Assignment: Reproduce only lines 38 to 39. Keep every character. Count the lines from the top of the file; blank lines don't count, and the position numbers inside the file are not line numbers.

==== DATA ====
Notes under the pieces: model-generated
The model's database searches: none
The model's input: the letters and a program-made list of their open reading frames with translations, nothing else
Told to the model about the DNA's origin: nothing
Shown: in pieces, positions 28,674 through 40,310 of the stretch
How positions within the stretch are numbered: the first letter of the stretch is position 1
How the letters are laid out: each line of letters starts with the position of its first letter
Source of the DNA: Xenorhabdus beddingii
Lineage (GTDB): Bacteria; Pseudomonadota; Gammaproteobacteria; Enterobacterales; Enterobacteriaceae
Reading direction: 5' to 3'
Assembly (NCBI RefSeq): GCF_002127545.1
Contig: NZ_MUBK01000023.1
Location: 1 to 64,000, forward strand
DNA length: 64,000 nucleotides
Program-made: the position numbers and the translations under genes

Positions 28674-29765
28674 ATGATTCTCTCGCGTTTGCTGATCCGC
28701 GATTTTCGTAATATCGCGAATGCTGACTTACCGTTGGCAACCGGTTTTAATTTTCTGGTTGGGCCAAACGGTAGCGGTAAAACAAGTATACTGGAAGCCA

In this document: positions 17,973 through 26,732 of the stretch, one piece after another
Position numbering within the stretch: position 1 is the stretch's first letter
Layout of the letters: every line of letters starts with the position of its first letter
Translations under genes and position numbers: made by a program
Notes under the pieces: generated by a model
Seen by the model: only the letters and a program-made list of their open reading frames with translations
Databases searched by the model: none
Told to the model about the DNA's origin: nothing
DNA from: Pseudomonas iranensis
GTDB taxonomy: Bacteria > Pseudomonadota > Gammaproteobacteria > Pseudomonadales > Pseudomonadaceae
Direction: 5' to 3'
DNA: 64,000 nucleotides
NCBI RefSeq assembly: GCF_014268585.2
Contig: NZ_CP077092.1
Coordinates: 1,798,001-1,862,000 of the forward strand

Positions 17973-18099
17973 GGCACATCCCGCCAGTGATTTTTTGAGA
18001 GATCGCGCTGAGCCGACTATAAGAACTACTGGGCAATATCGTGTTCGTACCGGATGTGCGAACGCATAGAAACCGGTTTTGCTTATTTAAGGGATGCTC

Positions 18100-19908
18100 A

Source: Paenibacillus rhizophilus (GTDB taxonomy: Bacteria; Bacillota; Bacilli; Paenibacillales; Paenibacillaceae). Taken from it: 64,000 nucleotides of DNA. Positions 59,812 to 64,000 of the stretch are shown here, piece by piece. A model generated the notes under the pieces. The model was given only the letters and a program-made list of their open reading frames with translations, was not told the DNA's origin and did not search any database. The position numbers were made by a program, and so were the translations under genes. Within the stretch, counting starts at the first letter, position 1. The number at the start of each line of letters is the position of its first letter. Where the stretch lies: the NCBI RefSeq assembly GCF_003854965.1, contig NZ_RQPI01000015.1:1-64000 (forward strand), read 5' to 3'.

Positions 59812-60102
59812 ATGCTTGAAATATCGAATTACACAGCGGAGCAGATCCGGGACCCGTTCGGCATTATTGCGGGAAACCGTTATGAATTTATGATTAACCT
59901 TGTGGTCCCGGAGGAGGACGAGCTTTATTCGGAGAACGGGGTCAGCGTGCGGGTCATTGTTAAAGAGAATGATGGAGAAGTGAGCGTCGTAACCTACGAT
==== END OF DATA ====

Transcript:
18100 A

Source: Paenibacillus rhizophilus (GTDB taxonomy: Bacteria; Bacillota; Bacilli; Paenibacillales; Paenibacillaceae). Taken from it: 64,000 nucleotides of DNA. Positions 59,812 to 64,000 of the stretch are shown here, piece by piece. A model generated the notes under the pieces. The model was given only the letters and a program-made list of their open reading frames with translations, was not told the DNA's origin and did not search any database. The position numbers were made by a program, and so were the translations under genes. Within the stretch, counting starts at the first letter, position 1. The number at the start of each line of letters is the position of its first letter. Where the stretch lies: the NCBI RefSeq assembly GCF_003854965.1, contig NZ_RQPI01000015.1:1-64000 (forward strand), read 5' to 3'.